THEN, I held both the Micro and Mod 3C up (both at 1x with gain turned all the way up on the Mod 3C) and merged the image like a pair of binoculars again.  WOW!  The really strange aspect of this “experiment” was the way my eyes/brain merged the color of the two NVDs.  With one green and one white phosphor tube, the merged image appeared as a slightly greenish-blue tint for both of my eyes.  This seems like a game changer to me.  If a lower spec tube (read that as less expensive tube) can show the night sky this well when used with a higher spec tube, then NV BVing is within the realm of possibility for a larger number users. 

 

Cost?  I purchased a brand new Micro housing kit from NVD with ocular for $525.  The 12 yr. old F9800 thin film tube was $900.  Now, I have ordered two Computar V5013 C-mount objective lenses $100 each to use with my Micro and Mod 3C, along with two $5 step rings so I can use my 2” filters as first surface objective filtration… for 2x BV observing.  I’ll report back on this continuing “experiment” in a few weeks.

 

Thanks to Joelin for getting us together.  Thanks to both Joelin and Moshen for such a great evening… and to Moshen for sharing his NVD for the comparisons.  We had lots of NV discussions during the evening.  The next morning, we had a late breakfast and chatted for 2 hrs. before heading home.  Although Moshen and I have known each other on-line for 2.5 years, this was our first in-person greeting, and it was a great pleasure.


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#2 outofsight

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Posted 21 February 2020 - 01:14 AM

Thanks for the absolutely excellent report. Sounds like a good time! 


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#3 GOLGO13

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Posted 21 February 2020 - 07:19 AM

Very cool, but now I am worried for my wallet! Hah. Maybe sometime in the distant future. What was Joelin's impressions? Sounds like a great night.
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#4 chemisted

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Posted 21 February 2020 - 08:52 AM

Thanks for the great report, Ray.  Since I have an original Collins I3 I have done some comparisons with  my NVD Micro that I think might add some fuel to your fire.  This very old unit (ancient?) preceded thin film tubes and has PCR <2000, gain <60,000 and SNRdB <27 but a very low EBI by my estimation.  Last fall I did a comparison using my 140mm refractor with a reducer that got me to f/4 in combination with an Astronomik 12nm filter.  My first target was the Pacman nebula.  Both devices gave an excellent view with the Collins unit being a little dimmer but with equal, if not better, contrast.  It had more of a greyish cast and, to tell the truth, I actually liked it a bit better than the Micro view so I continued on to all those great sights in Cygnus.  They were all just as gorgeous and enthralling with the older Collins unit compared with my newer device even though perceived brightness was less.  These are some of the reasons I have encouraged people in the past to pick up a used unit at a good price if one can be found since Generation 3 tubes have always been very capable if properly chosen.  I continue to think that Bill Collins went through very many tubes from those available at the time to find ones that would perform well with a telescope.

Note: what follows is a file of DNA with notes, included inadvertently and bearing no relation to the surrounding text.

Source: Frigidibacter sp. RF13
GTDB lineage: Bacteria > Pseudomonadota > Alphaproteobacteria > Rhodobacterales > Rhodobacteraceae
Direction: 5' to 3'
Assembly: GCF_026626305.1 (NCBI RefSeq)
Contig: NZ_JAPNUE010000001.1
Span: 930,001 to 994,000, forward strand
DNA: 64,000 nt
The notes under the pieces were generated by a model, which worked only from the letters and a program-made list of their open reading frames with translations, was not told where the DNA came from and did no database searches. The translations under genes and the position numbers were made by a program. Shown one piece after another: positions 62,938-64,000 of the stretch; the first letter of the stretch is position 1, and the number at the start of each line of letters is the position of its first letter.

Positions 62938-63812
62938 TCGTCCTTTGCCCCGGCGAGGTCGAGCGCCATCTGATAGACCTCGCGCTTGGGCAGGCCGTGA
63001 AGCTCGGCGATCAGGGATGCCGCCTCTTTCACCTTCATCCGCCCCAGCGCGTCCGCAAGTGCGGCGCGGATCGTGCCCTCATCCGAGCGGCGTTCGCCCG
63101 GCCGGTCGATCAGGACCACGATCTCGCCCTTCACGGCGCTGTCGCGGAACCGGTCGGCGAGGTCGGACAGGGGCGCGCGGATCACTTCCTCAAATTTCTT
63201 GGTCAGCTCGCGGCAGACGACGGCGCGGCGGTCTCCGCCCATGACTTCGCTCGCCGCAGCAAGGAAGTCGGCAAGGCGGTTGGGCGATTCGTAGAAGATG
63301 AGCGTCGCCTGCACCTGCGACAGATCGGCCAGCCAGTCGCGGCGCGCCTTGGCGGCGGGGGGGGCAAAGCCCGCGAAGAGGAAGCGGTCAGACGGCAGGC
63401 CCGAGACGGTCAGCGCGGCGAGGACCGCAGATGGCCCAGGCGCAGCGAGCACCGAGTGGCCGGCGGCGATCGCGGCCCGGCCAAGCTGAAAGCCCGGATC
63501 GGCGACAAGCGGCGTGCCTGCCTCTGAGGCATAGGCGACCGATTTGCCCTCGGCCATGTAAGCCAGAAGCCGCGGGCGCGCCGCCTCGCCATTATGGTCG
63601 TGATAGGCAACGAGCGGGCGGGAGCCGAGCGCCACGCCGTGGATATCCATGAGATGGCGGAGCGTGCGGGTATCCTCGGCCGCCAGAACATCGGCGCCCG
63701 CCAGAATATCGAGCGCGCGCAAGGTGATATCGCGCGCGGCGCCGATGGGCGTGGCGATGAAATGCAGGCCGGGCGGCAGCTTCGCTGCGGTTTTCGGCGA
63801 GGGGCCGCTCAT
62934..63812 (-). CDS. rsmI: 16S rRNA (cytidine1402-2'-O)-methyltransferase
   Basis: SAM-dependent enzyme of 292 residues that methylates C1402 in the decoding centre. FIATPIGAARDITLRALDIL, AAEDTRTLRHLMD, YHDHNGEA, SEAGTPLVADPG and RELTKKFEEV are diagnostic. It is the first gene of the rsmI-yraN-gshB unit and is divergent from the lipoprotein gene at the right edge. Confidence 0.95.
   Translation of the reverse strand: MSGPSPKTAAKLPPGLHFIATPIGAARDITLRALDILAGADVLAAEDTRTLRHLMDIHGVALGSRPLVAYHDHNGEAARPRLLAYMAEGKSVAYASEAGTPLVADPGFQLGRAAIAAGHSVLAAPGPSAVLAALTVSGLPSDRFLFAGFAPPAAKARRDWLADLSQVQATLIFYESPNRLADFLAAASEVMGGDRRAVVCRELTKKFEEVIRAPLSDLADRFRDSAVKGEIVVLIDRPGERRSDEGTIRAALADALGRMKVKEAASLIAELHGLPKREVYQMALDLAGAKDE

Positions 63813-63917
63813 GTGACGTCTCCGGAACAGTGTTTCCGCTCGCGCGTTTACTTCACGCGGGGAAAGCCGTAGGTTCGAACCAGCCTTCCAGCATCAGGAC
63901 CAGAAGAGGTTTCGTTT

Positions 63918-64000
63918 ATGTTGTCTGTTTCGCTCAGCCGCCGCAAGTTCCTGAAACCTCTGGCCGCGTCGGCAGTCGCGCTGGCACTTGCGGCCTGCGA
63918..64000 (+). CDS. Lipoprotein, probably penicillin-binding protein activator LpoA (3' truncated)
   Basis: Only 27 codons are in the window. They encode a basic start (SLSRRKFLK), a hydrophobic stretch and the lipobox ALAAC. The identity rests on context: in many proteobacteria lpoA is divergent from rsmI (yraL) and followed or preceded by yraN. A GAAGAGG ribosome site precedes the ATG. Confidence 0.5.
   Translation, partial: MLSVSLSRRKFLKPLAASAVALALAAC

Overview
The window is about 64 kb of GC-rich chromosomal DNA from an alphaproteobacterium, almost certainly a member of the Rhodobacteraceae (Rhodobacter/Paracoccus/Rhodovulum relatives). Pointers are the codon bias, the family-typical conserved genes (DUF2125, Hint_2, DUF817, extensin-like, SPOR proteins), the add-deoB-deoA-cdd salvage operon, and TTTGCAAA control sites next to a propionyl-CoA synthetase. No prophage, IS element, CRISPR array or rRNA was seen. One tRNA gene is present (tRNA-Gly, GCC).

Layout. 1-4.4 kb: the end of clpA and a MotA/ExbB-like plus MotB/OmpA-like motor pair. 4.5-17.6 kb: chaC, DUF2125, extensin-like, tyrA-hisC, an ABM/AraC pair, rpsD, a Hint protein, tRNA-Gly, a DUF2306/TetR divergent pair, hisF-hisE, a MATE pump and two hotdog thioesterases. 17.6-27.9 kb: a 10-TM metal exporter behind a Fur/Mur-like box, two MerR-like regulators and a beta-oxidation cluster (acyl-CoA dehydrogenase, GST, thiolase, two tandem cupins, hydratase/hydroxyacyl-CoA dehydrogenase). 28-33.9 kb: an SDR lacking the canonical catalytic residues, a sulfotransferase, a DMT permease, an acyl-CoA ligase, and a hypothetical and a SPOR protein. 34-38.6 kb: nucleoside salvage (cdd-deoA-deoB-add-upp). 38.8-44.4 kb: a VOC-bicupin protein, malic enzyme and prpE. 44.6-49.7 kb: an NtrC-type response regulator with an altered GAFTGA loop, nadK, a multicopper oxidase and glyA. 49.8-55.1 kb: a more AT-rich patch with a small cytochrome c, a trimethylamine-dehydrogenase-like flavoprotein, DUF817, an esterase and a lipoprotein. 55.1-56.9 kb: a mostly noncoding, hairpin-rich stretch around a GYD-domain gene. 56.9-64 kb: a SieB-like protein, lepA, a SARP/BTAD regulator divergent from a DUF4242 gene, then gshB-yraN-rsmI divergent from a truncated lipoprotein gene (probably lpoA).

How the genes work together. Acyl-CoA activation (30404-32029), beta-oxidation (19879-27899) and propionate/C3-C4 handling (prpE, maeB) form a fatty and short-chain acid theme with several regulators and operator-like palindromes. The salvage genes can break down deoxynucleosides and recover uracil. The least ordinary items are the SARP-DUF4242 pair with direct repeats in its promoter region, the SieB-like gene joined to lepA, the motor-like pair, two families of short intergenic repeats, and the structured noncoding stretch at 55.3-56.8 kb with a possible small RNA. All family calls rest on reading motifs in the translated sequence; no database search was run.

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#5 GOLGO13

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Posted 21 February 2020 - 09:05 AM

I think Mr. Collins also had a lot of experience since I saw some advertisements for his night vision units in some of my older Sky and Telescope magazines.

 

This one from 2002:

 

collins1

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#6 chemisted

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Posted 21 February 2020 - 09:39 AM

He most definitely had a lot of experience as his home telescope was the incredible 7" Apo refractor from Astro-Physics.  Thanks for the old ad!  I bought mine in March of that year.


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#7 Jeff Morgan

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Posted 21 February 2020 - 12:28 PM

Nice write-up Ray! Quite interesting, but I think my second NVD is a year out - at least.

 

We amateur astronomers tend to be an OCD bunch, and I see a lot of specification anxiety among the newer buyers.

 

As I read your report, it appears to support what I have advised prospective buyers on the forum - just get in the game! These tubes are like snowflakes (no two exactly alike).

 

Any of the new tubes should deliver game-changing results - but only if you are in the game.


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#8 GeezerGazer

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Posted 21 February 2020 - 01:55 PM

I'm sure Moshen and Joe will add their thoughts and opinions soon.